Disaster Strikes Galveston – 1900 • Galveston was the most modern Texas City in 1900. It was then struck by a hurricane. The storm killed 6000 and left many homeless.
Disaster Strikes Galveston – 1900 • It was the worst natural disaster in U.S. history.
Disaster Strikes Galveston – 1900 • To protect Galveston from future hurricanes, they built a sea wall and jacked up houses on stilts.
Oil • Oil was already known about. Natives had used it for medicines, De Soto used it to repair ships, it was used to grease wagon wheels and it was used for kerosene lamps.
Spindletop – the First Gusher – 1901 • Near Beaumont, on a small hill named Spindletop, after digging for oil a little over a 1000 feet, mud, oil and gas came shooting as high as a 100 feet.
Spindletop – the First Gusher – 1901 • Spindletop Oil Field yielded more than 4 times the amount of oil that had been produced the year before by all Texas oil combined.
Spindletop – the First Gusher – 1901 • Spindletop increased the economic development. Beaumont’s population increased from 9,000 to 50,000. Oil companies called the Texas Company (Texaco) were started.
Spindletop – the First Gusher – 1901 • Exxon - Mobil was started at Humble in 1904.
Spindletop – the First Gusher – 1901 • Houston was booming thanks to the oil production in that area and it became a major city in the U.S.
Lumber Booms • The lumber industry took off in East Texas. Rail lines went through East Texas making it easy to get the lumber to the market. • Life as a lumber worker was tough. There were several job related injuries and this had Texas to come up with workers’ compensation.
Dallas Dominates Central Texas • Dallas emerged as a major city. Dallas became a center for banking, insurance, legal services, and retail. • Their location was key for Dallas. It was located on the rails. Neiman – Marcos department store was established in Dallas.
The Progressive Movement • The Terrell Election Law • This insured that elections would be fair. Secret ballots and restricted campaigning near polling booths were part of the reforms. • Major political parties had to hold primary elections so individuals would know the party’s official candidate.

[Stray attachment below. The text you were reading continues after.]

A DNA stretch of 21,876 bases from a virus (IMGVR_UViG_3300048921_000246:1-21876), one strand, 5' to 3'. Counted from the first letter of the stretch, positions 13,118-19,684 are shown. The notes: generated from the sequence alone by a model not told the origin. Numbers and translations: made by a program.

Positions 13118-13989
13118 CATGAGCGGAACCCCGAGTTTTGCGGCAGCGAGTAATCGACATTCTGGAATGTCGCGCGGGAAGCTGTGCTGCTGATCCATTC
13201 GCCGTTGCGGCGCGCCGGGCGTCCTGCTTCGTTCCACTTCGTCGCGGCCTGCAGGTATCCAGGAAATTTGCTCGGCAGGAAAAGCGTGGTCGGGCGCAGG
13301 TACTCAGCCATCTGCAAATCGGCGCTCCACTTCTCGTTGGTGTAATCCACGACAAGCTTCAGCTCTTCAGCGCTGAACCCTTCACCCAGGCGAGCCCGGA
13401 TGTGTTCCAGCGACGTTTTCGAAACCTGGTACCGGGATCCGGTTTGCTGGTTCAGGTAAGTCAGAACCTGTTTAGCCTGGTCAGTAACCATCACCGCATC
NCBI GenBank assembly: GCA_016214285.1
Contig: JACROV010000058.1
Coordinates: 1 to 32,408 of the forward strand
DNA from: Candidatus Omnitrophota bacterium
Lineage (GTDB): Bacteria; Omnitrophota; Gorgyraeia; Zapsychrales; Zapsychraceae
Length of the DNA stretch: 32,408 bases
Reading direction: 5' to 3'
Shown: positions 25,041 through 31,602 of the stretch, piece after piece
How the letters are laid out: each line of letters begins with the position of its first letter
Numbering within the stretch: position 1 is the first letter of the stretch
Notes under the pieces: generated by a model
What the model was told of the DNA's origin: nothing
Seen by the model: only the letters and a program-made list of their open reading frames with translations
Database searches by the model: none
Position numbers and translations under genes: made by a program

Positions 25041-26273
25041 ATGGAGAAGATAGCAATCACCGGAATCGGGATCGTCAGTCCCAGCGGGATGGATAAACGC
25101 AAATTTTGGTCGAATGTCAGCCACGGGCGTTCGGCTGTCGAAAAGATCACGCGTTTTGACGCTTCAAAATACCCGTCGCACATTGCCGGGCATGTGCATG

The Progressive Movement • Women Suffrage • Women wanted the right to vote and not be represented by men. People fought for women to have equal rights. (for good and for bad) • 1918 in Texas, women got the right to vote in party primaries. They did this by making a deal to pledge support to Governor William Hobby if he would sign the bill allowing them to vote.
The Progressive Movement • Women Suffrage • The 19th amendment was added to the U.S. Constitution in 1920 allowing women to vote.
The Progressive Movement • Prohibition – 18th Amendment – meant no more alcohol. • People thought that men drinking at saloons were wasting money for their family. Church groups also supported the outlawing of alcohol.
The Progressive Movement • This law was resented by many and this started people making alcohol illegally. (moonshine) • This allowed mobsters like Al Capone to become famous and organized crime became a business.
African Americans Fight Discrimination The Jim Crow laws required segregation. Hotels, restaurants, and events were closed to African Americans. They had to sit in the back at theaters and buses. They had separate bathrooms, water fountains, and waiting rooms. African Americans lived in the poor parts of town.
African Americans Fight Discrimination • Racial unrest led to many riots. Blacks who were convicted of even minor crimes were lynched by white mobs. • A poll tax (fee for voting) kept out poor minorities
African Americans Fight Discrimination • National Association for the Advancement of Colored People (NAACP) was created to protect African Americans.
Mexicans Americans Face Problems • Many Mexican American faced the same challenges as African Americans • Many Mexicans came to Texas to escape the Mexican Revolution of 1910 – 1920.